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Cain v. Winn

United States District Court, E.D. Michigan, Southern Division

July 11, 2019

THOMAS WINN, Respondent.



         Petitioner Brandon Lewis Cain has filed pro se habeas corpus petition under 28 U.S.C. § 2254. The habeas petition challenges Petitioner's convictions for first-degree murder, torture, unlawful imprisonment, and two weapon offenses. Petitioner seeks a stay of this proceeding while he exhausts state remedies for a claim not previously presented to the state courts. He also seeks appointment of counsel, an evidentiary hearing, and an order vacating the order of reassignment to this Court. For the reasons given below, the motion for a stay will be granted, and the other motions and requests will be denied.

         I. Background

         Following a jury trial in 2012, Petitioner was convicted of two counts of premeditated murder, Mich. Comp. Laws § 750.316(1)(a), two counts of felony murder, Mich. Comp. Laws § 750.316(1)(b), [1] two counts of torture, Mich. Comp. Laws § 750.85, two counts of unlawful imprisonment, Mich. Comp. Laws § 750.349b, one count of felon in possession of a firearm, Mich. Comp. Laws § 570.224f, and one count of possessing a firearm during the commission of a felony, Mich. Comp. Laws § 570.227b. The trial court sentenced Petitioner to life imprisonment for the murders and concurrent terms of twenty to fifty years in prison for the torture convictions, three to fifteen years in prison for the unlawful-imprisonment convictions, and one to five years in prison for the felon-in-possession conviction. The trial court sentenced Petitioner to a consecutive term of two years in prison for the felony-firearm conviction.

         Petitioner moved for a peremptory reversal of his convictions on the basis that the trial court read the wrong oath to the jury following voir dire. The Michigan Court of Appeals granted Petitioner's motion and remanded his case for a new trial. The prosecutor, however, appealed the appellate court's decision. The Michigan Supreme Court then vacated the lower court's order, reinstated Petitioner's convictions and sentences, and directed the Michigan Court of Appeals to consider Petitioner's remaining claims. See People v. Cain, 498 Mich. 108; 869 N.W.2d 829 (2015).[2]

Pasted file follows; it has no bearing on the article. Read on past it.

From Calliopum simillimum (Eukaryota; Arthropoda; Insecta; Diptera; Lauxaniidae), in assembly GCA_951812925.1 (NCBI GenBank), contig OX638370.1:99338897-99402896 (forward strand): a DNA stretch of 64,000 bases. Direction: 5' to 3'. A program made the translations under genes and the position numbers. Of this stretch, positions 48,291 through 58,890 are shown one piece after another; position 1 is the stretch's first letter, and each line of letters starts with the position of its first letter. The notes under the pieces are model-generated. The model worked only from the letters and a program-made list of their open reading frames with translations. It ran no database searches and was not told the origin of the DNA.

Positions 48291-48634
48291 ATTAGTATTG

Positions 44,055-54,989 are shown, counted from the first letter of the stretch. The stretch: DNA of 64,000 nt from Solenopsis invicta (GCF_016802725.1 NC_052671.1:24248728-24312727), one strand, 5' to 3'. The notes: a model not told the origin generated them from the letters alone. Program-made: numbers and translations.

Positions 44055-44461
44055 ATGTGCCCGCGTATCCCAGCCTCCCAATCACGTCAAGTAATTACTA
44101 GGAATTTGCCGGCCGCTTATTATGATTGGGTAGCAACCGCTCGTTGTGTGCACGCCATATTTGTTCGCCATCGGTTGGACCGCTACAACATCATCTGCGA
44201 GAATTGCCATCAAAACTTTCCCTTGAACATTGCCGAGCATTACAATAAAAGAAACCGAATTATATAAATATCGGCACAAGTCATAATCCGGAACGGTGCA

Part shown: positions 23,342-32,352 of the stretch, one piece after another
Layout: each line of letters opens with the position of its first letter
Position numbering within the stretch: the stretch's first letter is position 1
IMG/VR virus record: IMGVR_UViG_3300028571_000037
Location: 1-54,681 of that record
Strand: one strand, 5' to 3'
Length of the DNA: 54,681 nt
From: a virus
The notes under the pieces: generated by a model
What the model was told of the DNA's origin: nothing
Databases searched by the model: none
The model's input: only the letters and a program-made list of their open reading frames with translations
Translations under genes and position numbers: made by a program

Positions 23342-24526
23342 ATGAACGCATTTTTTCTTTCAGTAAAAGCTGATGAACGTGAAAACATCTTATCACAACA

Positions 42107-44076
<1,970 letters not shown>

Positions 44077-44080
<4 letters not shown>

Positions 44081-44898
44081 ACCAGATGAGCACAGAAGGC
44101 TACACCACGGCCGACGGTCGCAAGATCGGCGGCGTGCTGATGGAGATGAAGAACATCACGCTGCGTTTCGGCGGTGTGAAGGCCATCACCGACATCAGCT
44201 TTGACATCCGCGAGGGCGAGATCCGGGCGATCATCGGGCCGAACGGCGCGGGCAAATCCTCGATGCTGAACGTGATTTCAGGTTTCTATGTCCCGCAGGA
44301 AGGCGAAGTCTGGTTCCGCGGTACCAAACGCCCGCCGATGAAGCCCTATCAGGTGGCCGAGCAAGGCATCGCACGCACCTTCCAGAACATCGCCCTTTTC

On remand to the Michigan Court of Appeals, Petitioner argued that (1) his trial attorney was ineffective for failing to produce an expert witness on cell phones, (2) the trial court should have granted his motion for a severance, (3) the trial court made errors when a former co-defendant decided to plead guilty and testify for the prosecution, and (4) the trial court's questioning of certain witnesses demonstrated bias for the prosecution. The Michigan Court of Appeals affirmed Petitioner's convictions, but remanded his case so that the trial court could vacate Petitioner's duplicative murder convictions and sentences. See People v. Cain, No. 314342, 2016 WL 146029 (Mich. Ct. App. Jan. 12, 2016) (unpublished). On June 28, 2016, the Michigan Supreme Court denied leave to appeal because it was not persuaded to review the issues. See People v. Cain, 499 Mich. 971; 880 N.W.2d 540 (2016).

         On October 13, 2016, Petitioner filed a motion for relief from judgment in the state trial court. He claimed that (1) his appellate attorney was ineffective, (2) he had newly discovered evidence, (3) his trial attorney was ineffective for failing to call Nyiesha Jones as a witness, (4) the prosecution's motion was heard and granted without defense counsel being present, (5) trial counsel failed to admit a 911 call to establish that a victim did not know the identity of her kidnapper, (6) the courtroom was closed during voir dire, (7) the trial court was biased in favor of the prosecution, and (8) his trial attorney could have testified that the money he received from a co-defendant was paid to his attorney in another case. Petitioner also alleged that the cumulative effect of the errors prejudiced him, he was actually innocent, and he had newly-discovered evidence in the form of an affidavit by proposed witness Anthony Hunter. The trial court denied Petitioner's motion on December 13, 2016, and the Michigan Court of Appeals denied leave to appeal the trial court's decision. See People v. Cain, No. 337966 (Mich. Ct. App. July 7, 2017) (unpublished). On May 16, 2018, the Michigan Supreme Court also denied leave to appeal. See People v. Cain, 501 Mich. 1074; 911 N.W.2d 193 (2018), reconsideration denied, 502 Mich. 941; 915 N.W.2d 465 (2018).